Associated Condition Misdiagnosis


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Although it's not something you hope for, it is always possible you have two diseases rather than one. For any disease, there are usually other diseases that are related to it or associated with it. Obviously, the underlying conditions cause the disease and complications are caused by the disease, and so both are clearly related to the original disease. However, there are often associated or related conditions that neither cause nor are caused by the original condition.

What are associated conditions? Associated conditions are statistically related, but do not have a clear cause or effect relationship. Having a disease may make it more likely that you will have a related disease. The reason for an association with a second disease can vary greatly. A second condition may be associated or related with the first condition because:

  • having the first increases the risk of getting the second (i.e. the first disease is a risk factor for the second).
  • having the first indicates you are in the risk group for other similar conditions (e.g. having one STD may indicate your sexual behavior puts you at risk for other STDs).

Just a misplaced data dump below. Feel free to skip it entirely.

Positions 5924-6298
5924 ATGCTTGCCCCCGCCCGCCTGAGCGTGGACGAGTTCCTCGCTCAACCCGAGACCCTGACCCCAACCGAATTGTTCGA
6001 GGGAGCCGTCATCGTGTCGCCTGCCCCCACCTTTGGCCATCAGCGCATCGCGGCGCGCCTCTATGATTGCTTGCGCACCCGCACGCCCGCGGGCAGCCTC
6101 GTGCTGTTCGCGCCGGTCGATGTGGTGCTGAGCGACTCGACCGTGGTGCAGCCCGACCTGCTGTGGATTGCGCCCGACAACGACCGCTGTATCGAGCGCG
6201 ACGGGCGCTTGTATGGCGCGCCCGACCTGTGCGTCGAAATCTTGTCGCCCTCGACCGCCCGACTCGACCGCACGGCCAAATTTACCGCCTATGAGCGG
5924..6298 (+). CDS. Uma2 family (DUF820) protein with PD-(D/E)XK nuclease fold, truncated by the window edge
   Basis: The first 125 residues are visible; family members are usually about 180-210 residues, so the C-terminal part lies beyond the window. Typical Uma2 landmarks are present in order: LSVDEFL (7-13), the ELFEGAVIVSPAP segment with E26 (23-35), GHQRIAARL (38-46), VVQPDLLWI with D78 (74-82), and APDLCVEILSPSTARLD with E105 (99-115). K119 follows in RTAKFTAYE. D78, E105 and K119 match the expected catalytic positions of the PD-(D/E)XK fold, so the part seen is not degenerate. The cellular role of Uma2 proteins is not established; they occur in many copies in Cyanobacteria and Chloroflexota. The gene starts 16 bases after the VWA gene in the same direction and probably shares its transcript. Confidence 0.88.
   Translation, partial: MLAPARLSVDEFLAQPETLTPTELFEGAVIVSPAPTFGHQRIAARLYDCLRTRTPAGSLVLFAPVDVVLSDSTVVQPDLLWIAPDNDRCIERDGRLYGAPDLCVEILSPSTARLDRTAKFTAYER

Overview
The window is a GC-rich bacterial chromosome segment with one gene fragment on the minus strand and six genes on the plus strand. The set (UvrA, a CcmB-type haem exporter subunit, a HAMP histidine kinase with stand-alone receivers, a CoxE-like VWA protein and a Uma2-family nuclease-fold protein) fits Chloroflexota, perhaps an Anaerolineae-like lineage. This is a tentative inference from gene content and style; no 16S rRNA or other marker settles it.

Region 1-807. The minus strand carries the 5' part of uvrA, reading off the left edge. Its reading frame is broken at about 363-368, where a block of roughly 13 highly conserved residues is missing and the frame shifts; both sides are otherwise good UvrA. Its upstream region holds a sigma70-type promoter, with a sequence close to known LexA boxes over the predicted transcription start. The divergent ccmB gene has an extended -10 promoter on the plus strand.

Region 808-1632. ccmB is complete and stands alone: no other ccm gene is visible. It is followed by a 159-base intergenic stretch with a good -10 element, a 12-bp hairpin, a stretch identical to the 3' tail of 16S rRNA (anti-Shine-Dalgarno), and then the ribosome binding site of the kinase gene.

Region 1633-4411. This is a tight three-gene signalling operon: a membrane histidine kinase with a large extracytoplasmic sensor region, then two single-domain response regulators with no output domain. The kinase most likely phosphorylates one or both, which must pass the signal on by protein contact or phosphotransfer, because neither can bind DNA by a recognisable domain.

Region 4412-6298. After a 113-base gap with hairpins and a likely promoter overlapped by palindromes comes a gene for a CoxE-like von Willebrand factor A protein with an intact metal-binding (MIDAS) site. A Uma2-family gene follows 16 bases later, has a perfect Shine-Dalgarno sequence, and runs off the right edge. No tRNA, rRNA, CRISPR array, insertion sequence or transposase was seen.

• both may be caused by the same underlying condition (i.e. a third underlying condition): for example, diabetes and hypertension may be related due to underlying metabolic syndrome.
  • the second condition causes the original condition (i.e. it is an underlying condition).
  • the second condition is caused by the first disease (i.e. it is a direct symptom or complication).

Misdiagnosis of associated conditions: Vigilance in the correct diagnosis of any additional related conditions is important. Failure to diagnose a related condition is a partial misdiagnosis. There may be related conditions at diagnosis, and they may also be an increased risk of getting related conditions in the future. For this reason it is important that you and your doctor are aware of the related conditions and their symptoms.

Example: Heart disease: A very common example is that many risk factors for heart disease occur together. Hence, if you have hypertension, you may also have the related conditions of high cholesterol, diabetes, and overweight. This example may be related to lifestyle or you have may an underlying condition such as metabolic syndrome.

Example: Autoimmune diseases: Another example is that autoimmune diseases tend to occur together. Some examples of autoimmune diseases include lupus, Type 1 diabetes, multiple sclerosis, psoriasis, and about a 100 other conditions. This grouping is probably because getting one autoimmune disease indicates a problem with your immune system, making it somewhat more likely you will subsequently get a second autoimmune disease.

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